Over 150,000 tulips will line the banks of Melbourne’s Yarra River this Sunday as part of a large-scale installation by sustainable designer and eco-warrior Joost Bakker.
Largely known for lining Hosier Lane last year with a sea of tulips that were destined for the bin, this weekend’s activation will be five times larger, with Joost seeking to raise awareness of the epidemic facing local flower growers.
“For the last four of five years, flower growers have struggled to maximise their economic potential due to an industry facing headwinds; imported flowers now account for a large portion of the market, meaning a lot of growers in Australia have gone out of business,” said Joost.
Tulips have been in the Bakker bloodline since the 1800s with tulips originally grown in the north of Holland but today, the only Bakker left in the industry is Joost’s brother – but this year will be his last.
“It’s not economically viable anymore for growers; industry cost pressures are a direct result of consumers purchasing imported flowers grown overseas,” said Joost.
According to the IBISWorld Floriculture Production in Australia report, imported flowers have increased from $21.5 million in FY10 to $70.2 million in FY19. In line with the increase in imports, domestic production has decreased $42.2M in the same period.
The 150,000 tulips arrived at the Northbank location in mid-August via two semi- trucks from Joost’s brother’s farm in Monbulk, only to be unpacked and lined along the water in anticipation for the first day of spring.
“We want people to come and visit the activation, learn about the industry and what they can do to help and take a beautiful tulip home with them,” said Joost.
“Australian consumers understandably expect high standards when it comes to minimum wages, clean production systems, and regulated chemical use, resulting in local production costs being higher.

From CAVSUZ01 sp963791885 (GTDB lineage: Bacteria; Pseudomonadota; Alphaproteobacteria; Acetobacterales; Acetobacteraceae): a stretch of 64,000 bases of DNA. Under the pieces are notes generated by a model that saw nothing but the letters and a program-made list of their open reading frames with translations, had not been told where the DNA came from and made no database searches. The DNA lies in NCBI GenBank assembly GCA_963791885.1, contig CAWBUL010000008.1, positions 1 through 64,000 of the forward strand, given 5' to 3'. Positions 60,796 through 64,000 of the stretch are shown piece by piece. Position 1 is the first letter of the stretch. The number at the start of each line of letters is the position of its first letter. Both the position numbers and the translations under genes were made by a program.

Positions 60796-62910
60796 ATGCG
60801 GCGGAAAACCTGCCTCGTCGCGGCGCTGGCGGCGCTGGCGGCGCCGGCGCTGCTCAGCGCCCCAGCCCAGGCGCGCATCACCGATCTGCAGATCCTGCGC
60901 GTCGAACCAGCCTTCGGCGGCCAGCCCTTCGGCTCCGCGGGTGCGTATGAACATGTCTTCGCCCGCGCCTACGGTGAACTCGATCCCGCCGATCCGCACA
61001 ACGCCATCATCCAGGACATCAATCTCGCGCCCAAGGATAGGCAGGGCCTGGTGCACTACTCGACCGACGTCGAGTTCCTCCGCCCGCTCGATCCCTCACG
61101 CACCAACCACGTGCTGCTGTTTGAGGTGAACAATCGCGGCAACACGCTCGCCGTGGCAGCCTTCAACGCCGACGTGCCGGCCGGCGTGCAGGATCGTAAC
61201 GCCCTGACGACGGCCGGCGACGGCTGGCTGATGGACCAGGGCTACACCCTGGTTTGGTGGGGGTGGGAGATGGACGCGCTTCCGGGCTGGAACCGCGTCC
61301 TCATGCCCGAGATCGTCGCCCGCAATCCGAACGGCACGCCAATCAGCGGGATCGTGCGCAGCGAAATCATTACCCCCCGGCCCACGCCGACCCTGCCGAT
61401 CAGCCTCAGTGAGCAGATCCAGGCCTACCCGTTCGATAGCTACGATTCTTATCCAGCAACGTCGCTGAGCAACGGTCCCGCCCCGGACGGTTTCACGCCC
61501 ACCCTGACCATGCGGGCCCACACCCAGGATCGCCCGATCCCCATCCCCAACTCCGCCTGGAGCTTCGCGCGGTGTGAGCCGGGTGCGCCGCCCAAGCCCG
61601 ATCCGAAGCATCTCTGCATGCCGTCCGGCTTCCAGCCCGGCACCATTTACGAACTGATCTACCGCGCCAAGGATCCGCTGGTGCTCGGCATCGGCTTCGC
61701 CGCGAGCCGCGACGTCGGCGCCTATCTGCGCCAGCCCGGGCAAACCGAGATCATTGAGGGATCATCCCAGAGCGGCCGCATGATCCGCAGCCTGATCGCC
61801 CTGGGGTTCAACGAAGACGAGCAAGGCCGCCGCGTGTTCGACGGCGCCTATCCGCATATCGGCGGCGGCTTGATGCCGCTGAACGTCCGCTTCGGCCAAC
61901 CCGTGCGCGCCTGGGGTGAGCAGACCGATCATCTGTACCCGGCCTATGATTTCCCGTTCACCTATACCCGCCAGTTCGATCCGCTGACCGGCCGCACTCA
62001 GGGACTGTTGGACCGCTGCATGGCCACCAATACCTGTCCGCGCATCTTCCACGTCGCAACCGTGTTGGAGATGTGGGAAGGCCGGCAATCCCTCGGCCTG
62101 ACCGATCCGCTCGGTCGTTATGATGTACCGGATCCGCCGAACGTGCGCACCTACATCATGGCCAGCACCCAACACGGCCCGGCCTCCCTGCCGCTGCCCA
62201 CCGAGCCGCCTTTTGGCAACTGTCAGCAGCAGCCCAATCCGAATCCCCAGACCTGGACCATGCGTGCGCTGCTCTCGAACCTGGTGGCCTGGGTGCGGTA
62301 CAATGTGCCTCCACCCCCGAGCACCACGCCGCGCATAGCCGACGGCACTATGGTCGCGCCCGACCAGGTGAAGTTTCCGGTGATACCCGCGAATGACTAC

“However, these standards are not applied by consumers when purchasing imported flowers which, unlike fresh fruit and vegetables where country of origin must be listed on the label by law, such labelling laws do not exist for flowers leaving customers stumped as to the flowers’ origin,” said Joost.
Instead, Joost encourages customers to ask their florist if it is locally grown and whether or not it is season.
“The tulips located at Seafarers haven’t been sprayed as they naturally grow and flower at this time of year but if we were to grow them in early summer it would require a lot of energy, pesticides, and insecticides as they are not naturally in season,” said Joost.
The Victorian Farmers Federation’s subsidiary Flowers Victoria is the leading body for change in Australia, supporting the activation in conjunction with Melbourne Market Authority and the City of Melbourne.
“Our city is renowned for its parks and arts; this is a brilliant installation that brings these iconic Melbourne elements together. We are delighted to support this initiative that will bring joy to many. We don’t always associate Fathers’ Day with flowers but this year we can!” said City of Melbourne Lord Mayor Sally Capp.
“The Floriculture industry is an important part of Victoria’s economy with over 30 per cent of all flowers grown right here in Victoria. We have had a decline in the number of growers, so like many other agricultural commodities we need consumers to drive the demand for sustainable and locally grown flowers,” said David Jochinke, President of the Victorian Farmers Federation.
The tulips are currently on site at Riverlee’s Seafarers development and will line the wharf in front of the display suite, underneath the restored Malcolm Moore Crane and alongside the Goods Shed No5 come Sunday.
Seafarers was specifically selected due to its waterfront location and heritage-listed Goods Shed No5, in addition to Riverlee’s commitment to urban renewal and sustainable building practices.